By: David Bloom
St. John’s Law Student
American Bankruptcy Institute Law Review Staff
Although a “hedging” arrangement between attorneys retained by a Chapter 7 Trustee and a lender did not appear to offend policy considerations underlying 11 U.S.C. §504, such an agreement could not be approved as a means to obtain downside protection against risks associated with an appeal. In the case of In re Winstar Communications, Inc.,
the Trustee’s special litigation counsel and a consultant sought permission to assign part of their anticipated contingency fees to their lender.
Under the proposed agreement, the lender agreed to pay an undisclosed fixed price to Trustee’s counsel and consultant.
In exchange, the lender would receive the actual amount of contingency fees awarded, up to $10,000,000.00.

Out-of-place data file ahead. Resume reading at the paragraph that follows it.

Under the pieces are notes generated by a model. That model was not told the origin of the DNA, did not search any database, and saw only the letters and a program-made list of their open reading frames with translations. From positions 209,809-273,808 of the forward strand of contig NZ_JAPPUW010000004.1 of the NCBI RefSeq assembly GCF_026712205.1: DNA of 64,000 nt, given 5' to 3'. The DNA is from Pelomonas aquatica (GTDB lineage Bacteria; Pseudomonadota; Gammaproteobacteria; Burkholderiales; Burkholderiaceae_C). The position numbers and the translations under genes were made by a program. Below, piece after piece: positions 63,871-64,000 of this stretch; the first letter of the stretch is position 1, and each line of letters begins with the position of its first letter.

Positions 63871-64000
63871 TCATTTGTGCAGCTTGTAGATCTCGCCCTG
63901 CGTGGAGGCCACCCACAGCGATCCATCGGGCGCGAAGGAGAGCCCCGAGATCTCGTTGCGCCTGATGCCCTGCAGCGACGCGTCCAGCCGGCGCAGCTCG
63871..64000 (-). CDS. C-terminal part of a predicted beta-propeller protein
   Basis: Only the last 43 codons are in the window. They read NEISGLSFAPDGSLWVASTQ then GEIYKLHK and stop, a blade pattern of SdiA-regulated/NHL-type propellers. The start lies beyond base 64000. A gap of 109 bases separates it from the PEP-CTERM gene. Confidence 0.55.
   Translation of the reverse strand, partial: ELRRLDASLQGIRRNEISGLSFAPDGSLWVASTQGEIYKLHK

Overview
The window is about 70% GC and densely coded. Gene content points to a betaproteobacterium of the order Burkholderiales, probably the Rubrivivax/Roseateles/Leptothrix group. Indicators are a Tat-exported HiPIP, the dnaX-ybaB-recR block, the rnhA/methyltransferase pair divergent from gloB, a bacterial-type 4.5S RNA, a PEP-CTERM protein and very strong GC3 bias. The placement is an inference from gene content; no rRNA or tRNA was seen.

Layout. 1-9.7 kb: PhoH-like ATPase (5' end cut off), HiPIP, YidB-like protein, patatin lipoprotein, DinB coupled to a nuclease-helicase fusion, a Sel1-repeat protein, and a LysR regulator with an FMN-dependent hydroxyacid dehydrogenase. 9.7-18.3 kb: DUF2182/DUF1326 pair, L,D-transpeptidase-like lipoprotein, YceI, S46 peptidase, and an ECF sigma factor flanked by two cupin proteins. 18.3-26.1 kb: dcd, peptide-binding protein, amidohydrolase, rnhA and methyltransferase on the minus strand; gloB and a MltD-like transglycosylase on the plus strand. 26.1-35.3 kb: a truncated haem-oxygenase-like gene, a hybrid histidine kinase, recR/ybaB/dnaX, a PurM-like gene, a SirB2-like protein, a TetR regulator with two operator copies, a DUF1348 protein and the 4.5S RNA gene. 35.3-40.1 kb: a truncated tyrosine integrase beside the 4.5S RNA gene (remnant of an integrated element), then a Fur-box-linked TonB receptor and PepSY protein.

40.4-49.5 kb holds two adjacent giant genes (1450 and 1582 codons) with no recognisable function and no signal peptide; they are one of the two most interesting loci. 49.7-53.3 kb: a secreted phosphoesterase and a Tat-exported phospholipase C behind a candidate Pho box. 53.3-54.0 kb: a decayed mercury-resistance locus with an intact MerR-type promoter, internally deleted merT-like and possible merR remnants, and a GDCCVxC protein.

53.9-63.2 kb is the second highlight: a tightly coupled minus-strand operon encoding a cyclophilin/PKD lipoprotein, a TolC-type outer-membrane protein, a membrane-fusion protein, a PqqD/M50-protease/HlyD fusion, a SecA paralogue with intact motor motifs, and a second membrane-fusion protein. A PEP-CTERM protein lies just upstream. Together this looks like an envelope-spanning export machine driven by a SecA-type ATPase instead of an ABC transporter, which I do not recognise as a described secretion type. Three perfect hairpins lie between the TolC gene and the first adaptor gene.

If the contingency fees were to exceed $10,000,000.00, the counsel and consultant would share the fees in excess of that amount.
Moreover, the lender agreed to waive any right to object to the Trustee’s settlement or other disposition of the adversary proceeding.
The Court concluded that this arrangement constituted impermissible “sharing” of fees within the meaning of §504, and denied the motion to approve the transaction.